1985

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Ophelia

(1946) (8min:44sec)
Watch the Video

This dance is a portrait of psychic dismemberment as epitomized by Shakespeare’s tragic heroine. The breath-based movement ripples out from the body in waves of subtly developed choreographic themes that follow Ophelia’s unsuccessful struggle to integrate an experience she cannot resolve, absorb or even understand. The unrelenting chords of the commissioned solo piano score by John Cage echo the theme of dismemberment.  Xenia Cage designed the billowing white costume with its blood red nerve endings painted on the inner arms and down the sides of the torso that add even more to the feeling of fragility. One of Erdman’s most acclaimed solos, she performed this striking dance throughout the U.S. and abroad, most notably in her 1954 tour to India and Japan where she was the first American modern dancer to appear after WW II.

 “…a consistently affecting dance, delicate in its lamentation, rich in its revelations of a tragic figure.”

Walter Terry
The New York Times
1946

“…the strange unhinging of a sensitive mind.”

Ernestine Stodelle
New Haven Register
1982

Passage
(1946) (3 min:03 sec) Watch the Video

An image of the journey of an individual soul this dance is an elegant example of Erdman’s abstraction of a spiritual concept found throughout the world’s mythologies. The commissioned score for piano and voice by Otto Janowitz and the shimmering black and gold net dress designed by Eilene Holding create the perfect aural and visual environment for this choreographic contemplation of the human desire to break through the struggles of day to day life into a realm of pure bliss.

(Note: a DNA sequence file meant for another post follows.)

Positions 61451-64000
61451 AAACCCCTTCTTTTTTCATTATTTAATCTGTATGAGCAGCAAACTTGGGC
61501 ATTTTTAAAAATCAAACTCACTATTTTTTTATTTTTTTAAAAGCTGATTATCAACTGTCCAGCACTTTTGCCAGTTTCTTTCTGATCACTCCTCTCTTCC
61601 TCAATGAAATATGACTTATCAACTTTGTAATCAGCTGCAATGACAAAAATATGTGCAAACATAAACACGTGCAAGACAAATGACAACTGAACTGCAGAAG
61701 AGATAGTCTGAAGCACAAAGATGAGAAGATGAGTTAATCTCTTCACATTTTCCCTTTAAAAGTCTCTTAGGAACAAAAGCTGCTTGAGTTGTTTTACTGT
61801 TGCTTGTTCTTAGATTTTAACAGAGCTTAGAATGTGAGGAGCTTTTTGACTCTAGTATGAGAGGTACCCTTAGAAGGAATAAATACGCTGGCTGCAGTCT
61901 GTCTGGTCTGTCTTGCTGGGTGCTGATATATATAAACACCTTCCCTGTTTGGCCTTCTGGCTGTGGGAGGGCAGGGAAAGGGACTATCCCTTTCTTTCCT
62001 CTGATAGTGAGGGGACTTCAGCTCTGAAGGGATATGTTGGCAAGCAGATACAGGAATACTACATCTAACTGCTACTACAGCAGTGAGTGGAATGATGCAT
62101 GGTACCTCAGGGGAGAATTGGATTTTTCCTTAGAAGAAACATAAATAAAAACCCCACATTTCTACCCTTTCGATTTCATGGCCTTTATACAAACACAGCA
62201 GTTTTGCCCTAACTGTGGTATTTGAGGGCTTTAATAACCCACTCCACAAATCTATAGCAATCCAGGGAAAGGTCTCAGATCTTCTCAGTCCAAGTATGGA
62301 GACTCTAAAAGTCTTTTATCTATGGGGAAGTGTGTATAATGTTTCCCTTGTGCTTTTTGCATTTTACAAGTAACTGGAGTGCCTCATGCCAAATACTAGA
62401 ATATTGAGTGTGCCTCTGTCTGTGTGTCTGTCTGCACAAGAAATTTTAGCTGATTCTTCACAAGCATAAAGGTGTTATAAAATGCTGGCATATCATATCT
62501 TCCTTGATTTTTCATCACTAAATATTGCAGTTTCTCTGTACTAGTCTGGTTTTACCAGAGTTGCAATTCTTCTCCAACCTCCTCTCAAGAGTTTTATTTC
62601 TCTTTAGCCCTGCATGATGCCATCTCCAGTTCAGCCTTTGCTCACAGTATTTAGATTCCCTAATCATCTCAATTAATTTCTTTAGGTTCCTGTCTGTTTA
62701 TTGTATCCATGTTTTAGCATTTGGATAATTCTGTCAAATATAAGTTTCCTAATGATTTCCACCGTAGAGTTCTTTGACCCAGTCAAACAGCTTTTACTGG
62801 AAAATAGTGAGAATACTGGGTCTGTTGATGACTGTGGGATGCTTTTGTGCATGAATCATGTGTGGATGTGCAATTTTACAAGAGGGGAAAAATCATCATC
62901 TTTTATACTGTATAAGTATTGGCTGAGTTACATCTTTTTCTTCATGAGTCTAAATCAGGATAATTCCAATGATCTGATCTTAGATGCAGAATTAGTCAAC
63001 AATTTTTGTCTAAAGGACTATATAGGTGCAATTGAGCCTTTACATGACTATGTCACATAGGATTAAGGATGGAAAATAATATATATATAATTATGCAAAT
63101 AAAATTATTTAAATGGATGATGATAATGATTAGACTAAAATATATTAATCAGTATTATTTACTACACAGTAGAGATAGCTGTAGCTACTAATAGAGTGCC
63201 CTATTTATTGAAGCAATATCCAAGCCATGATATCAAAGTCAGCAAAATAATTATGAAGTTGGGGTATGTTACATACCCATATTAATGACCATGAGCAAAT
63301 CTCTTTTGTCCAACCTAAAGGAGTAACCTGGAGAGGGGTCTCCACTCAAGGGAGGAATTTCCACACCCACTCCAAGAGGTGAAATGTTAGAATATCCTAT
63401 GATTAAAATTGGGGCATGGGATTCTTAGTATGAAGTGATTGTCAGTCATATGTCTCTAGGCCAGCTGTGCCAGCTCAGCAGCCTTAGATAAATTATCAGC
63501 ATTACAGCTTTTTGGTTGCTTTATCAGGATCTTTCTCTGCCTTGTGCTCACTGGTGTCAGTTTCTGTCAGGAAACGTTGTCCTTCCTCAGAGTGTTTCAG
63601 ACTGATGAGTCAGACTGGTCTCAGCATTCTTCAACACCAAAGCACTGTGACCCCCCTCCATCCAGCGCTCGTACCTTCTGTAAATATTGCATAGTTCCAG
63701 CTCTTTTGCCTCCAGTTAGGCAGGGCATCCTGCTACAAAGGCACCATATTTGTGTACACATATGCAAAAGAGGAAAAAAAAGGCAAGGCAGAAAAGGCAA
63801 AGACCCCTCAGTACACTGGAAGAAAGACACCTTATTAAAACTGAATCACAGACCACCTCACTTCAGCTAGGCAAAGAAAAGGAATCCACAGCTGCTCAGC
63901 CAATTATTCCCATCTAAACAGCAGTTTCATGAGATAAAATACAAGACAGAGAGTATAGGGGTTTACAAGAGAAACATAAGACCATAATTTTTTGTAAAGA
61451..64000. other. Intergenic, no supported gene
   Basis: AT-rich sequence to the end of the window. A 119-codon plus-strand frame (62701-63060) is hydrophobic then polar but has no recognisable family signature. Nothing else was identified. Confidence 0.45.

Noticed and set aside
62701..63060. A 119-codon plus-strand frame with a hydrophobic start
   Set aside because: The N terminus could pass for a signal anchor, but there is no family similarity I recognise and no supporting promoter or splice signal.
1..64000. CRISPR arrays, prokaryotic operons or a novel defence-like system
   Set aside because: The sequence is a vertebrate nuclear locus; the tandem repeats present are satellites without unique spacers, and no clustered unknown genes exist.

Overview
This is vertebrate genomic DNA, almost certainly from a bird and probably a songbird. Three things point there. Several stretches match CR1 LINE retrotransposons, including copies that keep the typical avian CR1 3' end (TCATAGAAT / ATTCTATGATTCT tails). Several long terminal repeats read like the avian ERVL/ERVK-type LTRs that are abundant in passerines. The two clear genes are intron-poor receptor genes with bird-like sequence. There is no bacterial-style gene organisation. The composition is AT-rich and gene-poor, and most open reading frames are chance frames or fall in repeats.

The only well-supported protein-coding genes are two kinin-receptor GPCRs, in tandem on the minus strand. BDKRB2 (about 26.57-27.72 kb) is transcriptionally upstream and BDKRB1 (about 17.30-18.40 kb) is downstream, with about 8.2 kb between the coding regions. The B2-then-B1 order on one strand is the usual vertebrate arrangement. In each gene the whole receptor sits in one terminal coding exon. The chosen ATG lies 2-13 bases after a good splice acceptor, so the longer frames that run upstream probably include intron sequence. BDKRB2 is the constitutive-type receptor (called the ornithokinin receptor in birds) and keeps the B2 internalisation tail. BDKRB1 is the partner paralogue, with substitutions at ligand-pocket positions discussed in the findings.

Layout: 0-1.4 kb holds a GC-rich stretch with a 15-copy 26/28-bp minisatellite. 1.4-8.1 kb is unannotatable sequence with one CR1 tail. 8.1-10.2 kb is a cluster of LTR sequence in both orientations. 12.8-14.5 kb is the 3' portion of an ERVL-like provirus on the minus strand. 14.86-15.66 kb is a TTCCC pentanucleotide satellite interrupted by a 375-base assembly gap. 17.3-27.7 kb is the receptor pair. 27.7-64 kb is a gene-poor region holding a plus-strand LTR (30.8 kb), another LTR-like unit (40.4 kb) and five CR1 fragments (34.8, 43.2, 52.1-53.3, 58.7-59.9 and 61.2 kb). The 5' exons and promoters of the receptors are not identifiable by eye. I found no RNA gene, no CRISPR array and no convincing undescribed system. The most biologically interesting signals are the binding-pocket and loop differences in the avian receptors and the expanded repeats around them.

“strongly evocative.”

John Martin
The New York Times
1946

“all strong, lyrical swoops and curves. The dancer seems to hover on the brink of something, her hands pressing down on air as if that might make her rise.”

Deborah Jowitt
The Village Voice
1984

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Creature on a Journey
(1943) (2 min:43 sec)  Watch the Video

Inspired by the people and dance forms of Bali, this comic embodiment of the human condition is a bold choreographic contrast to Passage. The bird-like movement vocabulary along with the delicately rowdy percussion score by Lou Harrison, and the brightly colored costume by Elizabeth H. Parsons conjure up a lighthearted vision of the hero’s journey. This solo is one of three that Erdman performed on the concert she shared with Merce Cunningham at the Arts Club of Chicago announcing the choreographic emergence of these two young modern dance stars.

“a quite delightful bit of grotesque fantasy”

John Martin
The New York Times
1944

“the brisk fussy heroine might be the well-known chicken pondering the value of road crossing”

Deborah Jowitt
The Village Voice
1988

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Hamadryad
(1948) (3 min:48 sec) Watch the Video